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UPenn transgender swimmer breaks her silence and praises controversial IOC rules

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UPenn trans swimmer Lia Thomas broke her silence on Thursday in response to the widespread outrage over her smashing women’s swim records and praised the controversial IOC rules for transgender athletes.

Thomas, 22, bemoaned her muscle and strength loss while saying she’s ‘nowhere close’ to her best pre-transition speeds as a male swimmer, which would come within split seconds of shattering some female world records. 

In a 26-minute interview to SwimSwam, which covers college and Olympic swimming news, the transgender swimmer praised the fairness of the controversial IOC guidelines on inclusivity that keep ‘competitional integrity going’ and allow her to compete as a woman after undergoing at least one year of hormone therapy.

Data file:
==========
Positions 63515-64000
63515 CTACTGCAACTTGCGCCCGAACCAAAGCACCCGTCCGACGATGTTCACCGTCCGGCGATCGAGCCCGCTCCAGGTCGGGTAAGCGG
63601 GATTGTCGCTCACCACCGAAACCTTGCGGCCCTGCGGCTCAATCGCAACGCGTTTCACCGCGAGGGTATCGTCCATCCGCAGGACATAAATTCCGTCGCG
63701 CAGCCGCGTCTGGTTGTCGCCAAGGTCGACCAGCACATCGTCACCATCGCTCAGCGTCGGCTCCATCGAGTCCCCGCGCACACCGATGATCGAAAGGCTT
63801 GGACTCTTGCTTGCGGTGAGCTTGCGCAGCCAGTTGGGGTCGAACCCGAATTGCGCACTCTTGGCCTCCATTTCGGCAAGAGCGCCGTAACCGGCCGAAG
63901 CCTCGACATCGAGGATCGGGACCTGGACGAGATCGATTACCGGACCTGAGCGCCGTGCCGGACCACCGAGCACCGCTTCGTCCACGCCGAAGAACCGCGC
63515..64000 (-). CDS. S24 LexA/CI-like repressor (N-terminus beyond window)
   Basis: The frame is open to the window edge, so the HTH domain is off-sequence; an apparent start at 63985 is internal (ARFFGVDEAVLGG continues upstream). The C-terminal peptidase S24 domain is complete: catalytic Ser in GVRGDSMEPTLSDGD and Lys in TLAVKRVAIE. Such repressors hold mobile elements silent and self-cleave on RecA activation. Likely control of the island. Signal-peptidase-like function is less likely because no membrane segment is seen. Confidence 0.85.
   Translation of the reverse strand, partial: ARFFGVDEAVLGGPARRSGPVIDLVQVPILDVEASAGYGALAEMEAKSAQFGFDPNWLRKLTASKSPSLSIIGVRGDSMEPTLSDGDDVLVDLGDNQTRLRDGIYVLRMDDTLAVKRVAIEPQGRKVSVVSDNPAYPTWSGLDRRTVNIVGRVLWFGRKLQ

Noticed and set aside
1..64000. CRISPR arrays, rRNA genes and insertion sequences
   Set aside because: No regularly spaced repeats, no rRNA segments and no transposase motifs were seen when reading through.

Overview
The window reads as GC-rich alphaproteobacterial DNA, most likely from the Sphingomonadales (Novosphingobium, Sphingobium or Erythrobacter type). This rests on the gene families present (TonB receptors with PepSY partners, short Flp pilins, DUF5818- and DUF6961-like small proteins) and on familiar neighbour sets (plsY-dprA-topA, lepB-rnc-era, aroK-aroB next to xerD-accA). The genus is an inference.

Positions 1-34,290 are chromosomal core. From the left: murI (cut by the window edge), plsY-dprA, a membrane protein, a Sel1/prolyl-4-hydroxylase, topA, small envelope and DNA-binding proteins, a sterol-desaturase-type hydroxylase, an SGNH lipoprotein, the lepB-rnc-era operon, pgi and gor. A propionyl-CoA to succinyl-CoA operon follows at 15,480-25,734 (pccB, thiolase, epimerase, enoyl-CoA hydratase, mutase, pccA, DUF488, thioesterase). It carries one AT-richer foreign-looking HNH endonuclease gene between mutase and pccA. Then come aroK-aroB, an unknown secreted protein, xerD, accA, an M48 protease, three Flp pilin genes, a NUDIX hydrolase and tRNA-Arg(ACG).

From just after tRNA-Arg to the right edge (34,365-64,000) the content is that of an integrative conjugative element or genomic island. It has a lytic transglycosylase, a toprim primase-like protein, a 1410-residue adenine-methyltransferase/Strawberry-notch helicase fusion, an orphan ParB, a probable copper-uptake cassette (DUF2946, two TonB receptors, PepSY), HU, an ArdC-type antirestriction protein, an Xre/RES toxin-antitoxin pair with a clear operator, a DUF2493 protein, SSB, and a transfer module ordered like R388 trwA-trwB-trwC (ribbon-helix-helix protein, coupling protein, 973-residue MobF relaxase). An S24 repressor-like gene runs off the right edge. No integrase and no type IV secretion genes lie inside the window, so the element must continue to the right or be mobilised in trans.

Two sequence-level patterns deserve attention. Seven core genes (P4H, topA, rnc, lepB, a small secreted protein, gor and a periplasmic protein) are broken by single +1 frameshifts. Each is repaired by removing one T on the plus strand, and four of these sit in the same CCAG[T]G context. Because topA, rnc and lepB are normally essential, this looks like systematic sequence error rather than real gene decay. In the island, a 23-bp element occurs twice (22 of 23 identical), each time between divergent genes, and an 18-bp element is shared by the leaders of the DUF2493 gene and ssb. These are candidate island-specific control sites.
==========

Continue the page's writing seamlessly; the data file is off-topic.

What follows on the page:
Thomas – who competed as a man on the UPenn team for three years before she transitioned, now competing on the women’s team – continues to dominate in the pool, setting three school and two Ivy League records over the weekend at a meet. But her success has fanned the flames of an ongoing debate and upset some of her fellow UPenn teammates. 

An anonymous female swimmer at UPenn gave an explosive interview to sports website OutKick on Thursday expressing her fury and frustration, and how she and most of her female teammates are upset because their coach, Mike Schnur, is allowing a transgender athlete to take a woman’s spot because he ‘just really likes winning.’